Liana Valdes Rodriguez

Ph.D. Candidate

Lecture Information

CASE 349 & Zoom
2023-11-09 13:00:00


Computing infrastructure representing both hyperscalers and the cloud depends on high-performance, reliable, and scalable storage systems. This creates an opportunity for optimizations in the areas of caching and building novel storage system features. Caching is commonly used to meet the performance requirements on the client and server ends of computing. Despite the tremendous innovation in this space, there is room for improvement in cache replacement algorithms and distributed caching solutions. Complementary to this, modern applications demand an increasing number of complex storage features such as compression, encryption, and backup. However, extending storage systems is challenging because of the inherent complexity of their codebases and the need to ensure that the storage state does not become corrupt or inconsistent in the process of adding new features. This dissertation first explores common cloud application workloads and their characteristics that can be exploited by storage caching algorithms. We then design CACHEUS, a novel, fully adaptive, and machine-learned caching framework that utilizes a combination of experts designed to address a wide variety of workloads. CACHEUS proved to be the most consistently performing caching algorithm across a range of workloads and cache sizes when using newly proposed experts. Second, we design CaaS, a generalized and fault-tolerant caching service for cloud data centers. CaaS unifies and abstracts data center caching resources making these available to cloud workloads across different storage systems. CaaS reduces cache resources used in the data centers and additionally improves the application write latency by absorbing write bursts commonly observed in workloads. In addition, CaaS proposes a distributed write-back protocol to support writes while achieving consistent caching with respect to back-end storage and a storage quality-of-service design with latency and throughput reservations. Finally, we propose TxFuse, a novel, decoupled storage architecture that simplifies the development and deployment of storage features. We explored the characteristics of different types of features to create a model for storage feature development expanding multiple storage systems. TxFuse develops transactional coupling, a mechanism critical to the correct functioning of decoupled storage feature implementations. In addition, TxFuse develops storage-local mechanisms that implement embedded features in the storage core directly.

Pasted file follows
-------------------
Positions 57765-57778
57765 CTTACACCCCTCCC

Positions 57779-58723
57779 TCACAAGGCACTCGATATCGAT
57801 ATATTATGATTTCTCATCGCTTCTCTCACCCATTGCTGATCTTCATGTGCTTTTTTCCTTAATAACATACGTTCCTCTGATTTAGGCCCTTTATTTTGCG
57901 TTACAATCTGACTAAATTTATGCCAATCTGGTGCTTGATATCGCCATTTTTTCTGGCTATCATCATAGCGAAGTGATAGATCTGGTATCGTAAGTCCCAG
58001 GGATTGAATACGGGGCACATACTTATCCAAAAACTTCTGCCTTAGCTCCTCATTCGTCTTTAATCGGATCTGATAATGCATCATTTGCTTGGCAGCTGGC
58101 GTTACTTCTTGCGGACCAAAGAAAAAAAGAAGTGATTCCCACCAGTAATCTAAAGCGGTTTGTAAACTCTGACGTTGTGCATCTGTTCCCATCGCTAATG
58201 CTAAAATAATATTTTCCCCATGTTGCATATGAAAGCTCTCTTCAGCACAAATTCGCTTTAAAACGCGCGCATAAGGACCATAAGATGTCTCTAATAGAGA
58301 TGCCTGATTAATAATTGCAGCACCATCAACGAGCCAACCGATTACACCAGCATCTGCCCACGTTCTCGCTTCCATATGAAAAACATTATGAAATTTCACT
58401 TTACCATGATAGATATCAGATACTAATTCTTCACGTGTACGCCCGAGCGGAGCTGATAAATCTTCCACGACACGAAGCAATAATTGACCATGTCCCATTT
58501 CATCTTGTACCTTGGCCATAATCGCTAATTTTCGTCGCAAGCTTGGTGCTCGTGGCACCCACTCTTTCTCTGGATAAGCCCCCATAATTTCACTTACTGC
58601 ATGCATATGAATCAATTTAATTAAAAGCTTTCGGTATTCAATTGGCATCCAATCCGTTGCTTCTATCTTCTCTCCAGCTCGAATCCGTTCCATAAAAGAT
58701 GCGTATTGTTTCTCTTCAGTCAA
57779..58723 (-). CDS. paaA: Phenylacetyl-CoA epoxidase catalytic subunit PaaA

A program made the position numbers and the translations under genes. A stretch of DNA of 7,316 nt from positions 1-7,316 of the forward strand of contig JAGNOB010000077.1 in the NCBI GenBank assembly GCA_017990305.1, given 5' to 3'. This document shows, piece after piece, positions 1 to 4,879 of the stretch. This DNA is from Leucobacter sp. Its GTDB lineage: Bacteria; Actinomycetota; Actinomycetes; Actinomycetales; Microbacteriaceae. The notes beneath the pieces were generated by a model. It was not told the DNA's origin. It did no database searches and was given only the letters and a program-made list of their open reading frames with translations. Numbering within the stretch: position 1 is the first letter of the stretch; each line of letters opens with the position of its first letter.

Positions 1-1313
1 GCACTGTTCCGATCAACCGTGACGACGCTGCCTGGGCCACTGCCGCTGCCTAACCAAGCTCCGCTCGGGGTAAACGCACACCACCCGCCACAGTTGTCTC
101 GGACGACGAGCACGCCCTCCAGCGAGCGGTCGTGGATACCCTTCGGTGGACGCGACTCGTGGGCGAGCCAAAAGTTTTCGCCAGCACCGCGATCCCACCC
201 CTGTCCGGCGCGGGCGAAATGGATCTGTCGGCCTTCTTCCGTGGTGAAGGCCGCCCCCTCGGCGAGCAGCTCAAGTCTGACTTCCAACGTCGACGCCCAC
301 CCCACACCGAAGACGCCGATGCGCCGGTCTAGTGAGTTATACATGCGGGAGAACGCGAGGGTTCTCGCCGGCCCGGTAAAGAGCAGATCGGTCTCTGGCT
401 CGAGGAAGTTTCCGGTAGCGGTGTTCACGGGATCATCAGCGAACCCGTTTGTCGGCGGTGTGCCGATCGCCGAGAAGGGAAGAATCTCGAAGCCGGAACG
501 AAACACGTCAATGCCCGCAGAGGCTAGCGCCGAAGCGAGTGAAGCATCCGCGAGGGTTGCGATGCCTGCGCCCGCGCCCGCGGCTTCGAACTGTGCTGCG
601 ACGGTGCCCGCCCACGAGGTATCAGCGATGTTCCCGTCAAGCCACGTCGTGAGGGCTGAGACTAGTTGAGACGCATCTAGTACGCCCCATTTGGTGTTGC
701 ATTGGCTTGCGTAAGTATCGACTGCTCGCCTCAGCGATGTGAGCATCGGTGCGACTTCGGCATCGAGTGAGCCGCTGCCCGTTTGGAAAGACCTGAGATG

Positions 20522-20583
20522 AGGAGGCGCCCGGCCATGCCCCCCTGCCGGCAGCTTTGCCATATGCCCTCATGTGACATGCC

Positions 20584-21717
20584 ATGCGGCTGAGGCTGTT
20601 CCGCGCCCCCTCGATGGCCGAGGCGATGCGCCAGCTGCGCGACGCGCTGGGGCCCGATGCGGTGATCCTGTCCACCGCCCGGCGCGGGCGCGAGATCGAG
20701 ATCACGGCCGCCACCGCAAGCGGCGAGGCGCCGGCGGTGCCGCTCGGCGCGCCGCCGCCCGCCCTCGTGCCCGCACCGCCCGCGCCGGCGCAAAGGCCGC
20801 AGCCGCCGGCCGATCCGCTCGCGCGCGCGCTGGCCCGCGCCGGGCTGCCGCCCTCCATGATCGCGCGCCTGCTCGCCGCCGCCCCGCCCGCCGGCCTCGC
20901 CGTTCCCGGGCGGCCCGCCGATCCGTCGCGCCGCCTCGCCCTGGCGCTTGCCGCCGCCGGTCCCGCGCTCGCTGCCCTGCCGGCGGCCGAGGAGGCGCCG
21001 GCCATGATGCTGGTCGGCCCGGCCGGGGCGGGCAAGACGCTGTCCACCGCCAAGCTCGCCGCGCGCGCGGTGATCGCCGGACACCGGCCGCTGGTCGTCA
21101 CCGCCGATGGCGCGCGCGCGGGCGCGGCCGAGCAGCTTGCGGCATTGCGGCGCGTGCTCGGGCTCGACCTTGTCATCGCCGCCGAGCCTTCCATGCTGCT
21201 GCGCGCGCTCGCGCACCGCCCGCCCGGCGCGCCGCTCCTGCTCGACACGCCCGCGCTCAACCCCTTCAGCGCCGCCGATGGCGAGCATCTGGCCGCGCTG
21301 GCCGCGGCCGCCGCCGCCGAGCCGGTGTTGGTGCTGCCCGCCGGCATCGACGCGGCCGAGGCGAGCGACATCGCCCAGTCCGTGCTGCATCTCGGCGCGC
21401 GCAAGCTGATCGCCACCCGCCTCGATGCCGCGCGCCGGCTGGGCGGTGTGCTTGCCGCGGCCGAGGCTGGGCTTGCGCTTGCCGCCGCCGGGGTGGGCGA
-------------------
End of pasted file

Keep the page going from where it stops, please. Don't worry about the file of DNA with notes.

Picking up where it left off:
Liana Valdes Rodriguez is a Ph.D. Candidate at the Knight Foundation School of Computing and Information Sciences, Florida International University, pursuing her Ph.D. under the guidance of Prof. Raju Rangaswami. Her research interests include Storage, Distributed Systems, Caching Algorithms, ML for Systems, Systems for ML, and Operating Systems. Liana’s research has been published at top-tier venues including USENIX FAST and USENIX HotStorage. In addition to her academic achievements, Liana has gained valuable practical experience through research internships at Seagate Inc. in California and Microsoft Research in Cambridge, UK. These experiences have honed her skills in areas such as distributed consensus, transactional coupling, and software development. Liana has also contributed through her roles as a Graduate Research Assistant at the Systems Research Laboratory, Sylab, and as a Teaching Assistant, where she imparted knowledge in subjects like Operating Systems and Transmission Systems. Her passion for education is also underscored by her involvement as a Teaching Assistant during her undergraduate studies at Technological University of Havana. Recognized for her outstanding achievements, Liana has received multiple honors and awards, including the CMD-IT/ACM Richard Tapia Celebration of Diversity in Computing Conference Scholarship, Grace Hopper Celebration of Women in Computing FIU Scholarship, GAANN Fellowship from the U.S. Department of Education, and USENIX Student Travel Award.